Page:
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Boys and Girls Club camp allows children to become mini environmentalists

Last updated: July 31. 2014 11:01AM - 561 Views
By - mruberti@civitasmedia.com



Kids got to see many animals up close and personal, including: birds, turtles, snakes and bats.
Kids got to see many animals up close and personal, including: birds, turtles, snakes and bats.
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Imagine taking trips under the sea, a walk with dinosaurs and saving endangered animals, all without leaving the city limits of Hogansville.


It’s just some of what campers with the Hogansville unit of the West Georgia Boys and Girls Club experienced during their annual summer camp. The organization partnered up with the United Way to present a unique theme called “Camp Rangers” and featured all different aspects of the environment. The students studied the world around them, just as they would in school. However, as the Boys and Girls Club staff said, it’s fun with a purpose.


“We wanted them to learn,” said staffer Candis Carlisle. “For instance they learned about bees. As a kid you see bees and think, ‘Ow, they sting!’ But you don’t realize how important they are. I always tried to think ‘how can I get them the information and make it fun?’”


So the staff taught a new topic each week and combined it with hands-on learning projects, several guest speakers, plus weekly field trips. The campers studied topics including the ocean, geology, dinosaurs, water conservation, recycling, bees, birds and endangered animals.


The students listened to environmental professionals like forest ranger Russell Epps, plus animal experts who brought in a variety of species like birds, snakes and bats. Campers held an “Animal Olympics,” planted a garden, recycled bottles and made bird houses.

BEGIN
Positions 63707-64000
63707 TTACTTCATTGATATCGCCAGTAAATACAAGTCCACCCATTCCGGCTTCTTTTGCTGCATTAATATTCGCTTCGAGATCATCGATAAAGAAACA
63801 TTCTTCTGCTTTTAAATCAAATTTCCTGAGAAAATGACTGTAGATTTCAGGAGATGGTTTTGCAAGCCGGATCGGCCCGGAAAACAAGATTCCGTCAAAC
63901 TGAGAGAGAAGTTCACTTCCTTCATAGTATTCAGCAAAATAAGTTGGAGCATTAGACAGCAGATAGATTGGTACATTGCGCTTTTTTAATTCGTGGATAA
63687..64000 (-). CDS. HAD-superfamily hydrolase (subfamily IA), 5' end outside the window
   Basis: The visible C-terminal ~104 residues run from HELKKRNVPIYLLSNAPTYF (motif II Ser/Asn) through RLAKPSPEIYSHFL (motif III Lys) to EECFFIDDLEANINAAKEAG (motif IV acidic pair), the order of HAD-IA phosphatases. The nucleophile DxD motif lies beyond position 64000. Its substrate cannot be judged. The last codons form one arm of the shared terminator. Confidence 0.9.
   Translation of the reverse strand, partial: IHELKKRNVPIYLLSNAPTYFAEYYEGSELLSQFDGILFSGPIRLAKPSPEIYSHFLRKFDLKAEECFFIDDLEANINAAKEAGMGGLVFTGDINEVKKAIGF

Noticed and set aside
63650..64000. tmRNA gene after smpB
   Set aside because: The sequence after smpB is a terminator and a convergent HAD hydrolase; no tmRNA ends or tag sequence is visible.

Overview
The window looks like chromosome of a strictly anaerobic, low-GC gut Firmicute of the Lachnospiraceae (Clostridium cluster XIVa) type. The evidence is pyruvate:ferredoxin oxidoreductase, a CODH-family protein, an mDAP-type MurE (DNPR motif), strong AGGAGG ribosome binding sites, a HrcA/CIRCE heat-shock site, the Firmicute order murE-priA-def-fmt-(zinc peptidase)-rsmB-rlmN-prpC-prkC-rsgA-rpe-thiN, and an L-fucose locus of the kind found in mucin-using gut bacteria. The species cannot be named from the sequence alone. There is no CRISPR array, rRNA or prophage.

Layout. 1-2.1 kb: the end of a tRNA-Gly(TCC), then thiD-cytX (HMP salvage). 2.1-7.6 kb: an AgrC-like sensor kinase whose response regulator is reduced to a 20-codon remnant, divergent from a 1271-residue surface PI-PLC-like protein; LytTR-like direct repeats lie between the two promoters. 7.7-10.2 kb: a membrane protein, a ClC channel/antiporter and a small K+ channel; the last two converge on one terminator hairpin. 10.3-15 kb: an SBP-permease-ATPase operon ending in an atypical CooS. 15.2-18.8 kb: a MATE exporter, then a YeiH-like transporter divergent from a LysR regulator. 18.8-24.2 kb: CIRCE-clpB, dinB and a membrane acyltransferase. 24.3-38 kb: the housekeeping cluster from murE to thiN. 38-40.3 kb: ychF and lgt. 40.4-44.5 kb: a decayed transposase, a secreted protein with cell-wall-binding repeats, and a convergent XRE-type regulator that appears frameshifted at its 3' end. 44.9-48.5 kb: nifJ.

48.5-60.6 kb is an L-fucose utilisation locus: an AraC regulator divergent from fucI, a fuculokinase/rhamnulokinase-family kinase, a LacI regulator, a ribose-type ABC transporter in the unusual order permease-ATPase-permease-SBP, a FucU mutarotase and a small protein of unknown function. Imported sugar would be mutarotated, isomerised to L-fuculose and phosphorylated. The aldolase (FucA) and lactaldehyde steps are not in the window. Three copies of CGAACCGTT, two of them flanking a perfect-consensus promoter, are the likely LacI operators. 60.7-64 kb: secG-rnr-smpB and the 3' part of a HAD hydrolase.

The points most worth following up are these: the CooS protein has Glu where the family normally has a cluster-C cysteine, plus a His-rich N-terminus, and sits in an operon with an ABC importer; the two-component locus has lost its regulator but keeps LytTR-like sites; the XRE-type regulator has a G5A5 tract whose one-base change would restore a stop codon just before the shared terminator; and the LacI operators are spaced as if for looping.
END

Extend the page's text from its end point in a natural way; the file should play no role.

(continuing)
And they went into the “wild” to see what they were studying up close and personal.


“We went on a field trip at Cochran Mill Park … and we saw a snake,” said 11-year-old Shaniya Blackmon.


“We went to the nature center, and got to go on a nature trail and pet new animals,” added 11-year-old Josie Mullnicks.


The children also visited the Hogansville Library, Wild Animal Safari in Pine Mountain, Callaway Gardens, Roosevelt State Park and took a boat ride on Lake Lanier.


“We searched for plankton and fished it out of the water. Then we got to measure how deep the water was,” said 10-year-old Shamarius Blackmon.


“I liked when we went to the library and learned about bats,” said 10-year-old Serenity Duncan. “She (the animal expert) walked around the room with the bat and we got to see it.”


Carlisle said that the excitement on the campers’ faces and their eagerness to learn made the nine-week program a success.


“They enjoyed it,” she said. “They’d come back from the field trips and tell me about the lake or nature trail and what they saw … snakes, snapping turtles. It’s been an excellent program. I’m proud of it.”


More importantly, the “Camp Rangers” program camp kept the students engaged in school-related topics without being tied to a book. It gives the campers a head start when they head back to the classroom in less than a month and teaches them how to care for the world around them – valuable information they can take home with them.


“We learned about water,” explained Dunn. “We should conserve it because we might run out one day. When brushing our teeth don’t leave the water running … and don’t waste paper.”


The “Camp Rangers” program will wrap up for the summer on Friday.


 
 
 
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